Assistant Professor of Finance, The Wharton School, University of Pennsylvania
2017 Stanford University, Ph.D. in Statistics, Ph.D. Minor in Economics
2011 Ecole Polytechnique, Diplôme d'ingénieur
Member, Finance Theory Group
Research Interests: Over-the-counter markets, market structure and design
Email: wangchj (AT) wharton.upenn.edu
On many important multi-dealer platforms, customers mostly request quotes from very few dealers. I build a model of multi-dealer platforms, where dealers strategically choose to respond to or ignore a request. If the customer contacts more dealers, each dealer responds with a lower probability and offers a stochastically worse price when responding. Dealers' strategic avoidance of competition overturns the customer's benefit from potentially receiving more quotes, worsening her best-overall price. In equilibrium, the customer contacts only two dealers. Multi-dealer platforms have limited ability to promote price competition: No design of information disclosure can improve the customer's payoff above this outcome.
Over-the-counter trading thrives despite opposing regulatory pressure. In our model, traders who pose a lower adverse selection risk optimally choose the OTC market, where a dealer can offer a trader-specific discount. Closing the OTC market forces some traders to exit but induces others with larger gains from trade to enter. Overall, trade volume falls, average bid-ask spread widens, and yet welfare rises if the asset is mostly OTC-traded. An easy-to-implement Pigouvian tax strictly improves welfare over closing the OTC market. We predict that the exchange's spread is wider than the OTC spread and positively correlated with its market share.
We show that larger trades incur lower trading costs in government bond markets (“size discount”), but costs increase in trade size after controlling for clients’ identities (“size penalty”). The size discount is driven by the cross-client variation of larger traders obtaining better prices, consistent with theories of trading with imperfect competition. The size penalty, driven by within-client variation, is larger for corporate bonds and during major macroeconomic surprises as well as during COVID-19. These differences are larger among more sophisticated clients, consistent with theories of asymmetric information. We propose a trading model with bilateral bargaining and adverse selection to rationalize the co-existence of the size penalty and discount.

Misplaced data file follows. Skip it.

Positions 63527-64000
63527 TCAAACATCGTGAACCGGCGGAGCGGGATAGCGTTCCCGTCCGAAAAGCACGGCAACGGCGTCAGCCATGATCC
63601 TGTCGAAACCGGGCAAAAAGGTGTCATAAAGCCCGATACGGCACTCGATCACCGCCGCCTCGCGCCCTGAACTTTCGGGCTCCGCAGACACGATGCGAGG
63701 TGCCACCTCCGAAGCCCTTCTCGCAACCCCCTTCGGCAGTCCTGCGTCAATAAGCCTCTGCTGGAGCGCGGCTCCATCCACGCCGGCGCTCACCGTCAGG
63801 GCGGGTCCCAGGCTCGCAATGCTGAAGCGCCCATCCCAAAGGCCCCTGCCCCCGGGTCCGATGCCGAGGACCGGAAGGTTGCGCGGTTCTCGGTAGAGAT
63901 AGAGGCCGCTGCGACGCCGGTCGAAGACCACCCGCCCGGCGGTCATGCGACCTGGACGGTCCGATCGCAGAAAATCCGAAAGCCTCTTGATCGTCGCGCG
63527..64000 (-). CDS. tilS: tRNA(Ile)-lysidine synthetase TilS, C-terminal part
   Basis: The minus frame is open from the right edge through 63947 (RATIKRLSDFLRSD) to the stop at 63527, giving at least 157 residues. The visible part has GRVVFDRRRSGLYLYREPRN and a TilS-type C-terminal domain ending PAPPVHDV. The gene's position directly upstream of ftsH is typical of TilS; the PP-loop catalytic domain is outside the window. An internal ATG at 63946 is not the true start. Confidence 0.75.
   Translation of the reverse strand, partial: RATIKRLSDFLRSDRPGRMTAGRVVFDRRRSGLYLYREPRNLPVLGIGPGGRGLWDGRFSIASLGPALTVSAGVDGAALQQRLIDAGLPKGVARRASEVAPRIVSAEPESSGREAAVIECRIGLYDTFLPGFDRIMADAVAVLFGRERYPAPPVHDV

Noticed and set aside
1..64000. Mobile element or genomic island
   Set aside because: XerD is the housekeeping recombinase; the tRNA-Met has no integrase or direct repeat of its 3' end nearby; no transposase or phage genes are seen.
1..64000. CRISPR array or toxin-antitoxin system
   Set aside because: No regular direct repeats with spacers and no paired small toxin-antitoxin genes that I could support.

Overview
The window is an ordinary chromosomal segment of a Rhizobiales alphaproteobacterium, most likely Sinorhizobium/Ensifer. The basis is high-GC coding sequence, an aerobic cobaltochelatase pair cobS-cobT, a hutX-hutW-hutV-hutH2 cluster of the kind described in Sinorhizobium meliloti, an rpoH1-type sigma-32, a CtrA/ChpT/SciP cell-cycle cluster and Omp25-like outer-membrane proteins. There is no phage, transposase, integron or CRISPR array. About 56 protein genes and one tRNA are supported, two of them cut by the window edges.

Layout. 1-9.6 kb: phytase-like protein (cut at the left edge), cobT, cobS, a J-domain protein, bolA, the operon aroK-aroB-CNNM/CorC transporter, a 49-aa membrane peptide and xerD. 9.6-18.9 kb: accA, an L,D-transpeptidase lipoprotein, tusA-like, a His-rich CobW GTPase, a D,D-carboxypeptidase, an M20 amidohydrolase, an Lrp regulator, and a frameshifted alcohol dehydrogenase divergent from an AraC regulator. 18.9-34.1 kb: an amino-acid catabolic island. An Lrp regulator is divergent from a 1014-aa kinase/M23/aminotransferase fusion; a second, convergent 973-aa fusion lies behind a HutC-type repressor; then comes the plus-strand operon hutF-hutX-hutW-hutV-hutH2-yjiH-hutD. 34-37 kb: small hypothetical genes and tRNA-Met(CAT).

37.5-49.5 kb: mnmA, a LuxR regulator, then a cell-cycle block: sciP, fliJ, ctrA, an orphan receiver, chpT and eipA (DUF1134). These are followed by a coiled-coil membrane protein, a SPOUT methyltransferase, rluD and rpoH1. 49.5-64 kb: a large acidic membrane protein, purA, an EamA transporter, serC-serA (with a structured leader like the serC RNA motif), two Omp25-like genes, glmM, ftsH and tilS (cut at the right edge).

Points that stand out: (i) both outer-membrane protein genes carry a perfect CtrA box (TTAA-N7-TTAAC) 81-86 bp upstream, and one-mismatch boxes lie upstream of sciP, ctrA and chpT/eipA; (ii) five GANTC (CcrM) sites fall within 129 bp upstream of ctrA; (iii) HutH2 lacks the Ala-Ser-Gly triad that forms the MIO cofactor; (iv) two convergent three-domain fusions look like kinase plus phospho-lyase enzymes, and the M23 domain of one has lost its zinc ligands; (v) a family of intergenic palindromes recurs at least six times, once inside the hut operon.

In a tractable model of over-the-counter markets where each investor can arbitrarily distribute her search capacity across other investors, the holdings of an asset are endogenously concentrated among a subgroup of investors. Investors who are more likely to hold the asset search among those less likely to hold it, and vice versa. When directed search is allowed in those existing random search models that endogenize intermediation, intermediation ceases to be an equilibrium outcome and instead the concentration of asset holdings arises endogenously. My model explains the persistent imbalance between banks’ funding needs, and contributes novel predictions of asset concentration across investors and asymmetric price dispersion.
Contrary to the prediction of the classic adverse selection theory, more informed traders could receive better pricing relative to less informed traders in over-the-counter financial markets. Dealers actively chase informed orders to better position their future quotes and avoid winner's curse in subsequent trades. On a multi-dealer platform, dealers' incentive of information chasing exactly offsets their fear of adverse selection. In a more general setting, information chasing can dominate adverse selection when dealers face differentially informed speculators, while adverse selection dominates when dealers face differentially informed trades from a given speculator. These two seemingly contrasting predictions are supported by empirical evidence from the UK government bond market.
Core-periphery trading networks arise endogenously in over-the-counter markets as an equilibrium balance between trade competition and inventory efficiency. A small number of firms emerge as core dealers to intermediate trades among a large number of peripheral firms. The equilibrium number of dealers depends on two countervailing forces: (i) competition among dealers in their pricing of immediacy to peripheral firms, and (ii) the benefit of concentrated intermediation in balancing dealer inventory through dealers’ ability to quickly net purchases against sales. For an asset with a lower frequency of trade demand, intermediation is concentrated among fewer dealers, and interdealer trades account for a greater fraction of total trade volume. These two predictions are strongly supported by evidence from the Bund and U.S. corporate bond markets. From a welfare viewpoint, I show that there are too few dealers for assets with frequent trade demands, and too many for assets with infrequent trade demands.
We model bargaining in over-the-counter network markets over the terms and prices of contracts. Of concern is whether bilateral non-cooperative bargaining is sufficient to achieve efficiency in this multilateral setting. For example, will market participants assign insolvency-based seniority in a socially efficient manner, or should bankruptcy laws override contractual terms with an automatic stay? We provide conditions under which bilateral bargaining over contingent contracts is efficient for a network of market participants. Examples include seniority assignment, close-out netting and collateral rights, secured debt liens, and leverage-based covenants. Given the ability to use covenants and other contingent contract terms, central market participants efficiently internalize the costs and benefits of their counterparties through the pricing of contracts. We provide counterexamples to efficiency for less contingent forms of bargaining coordination.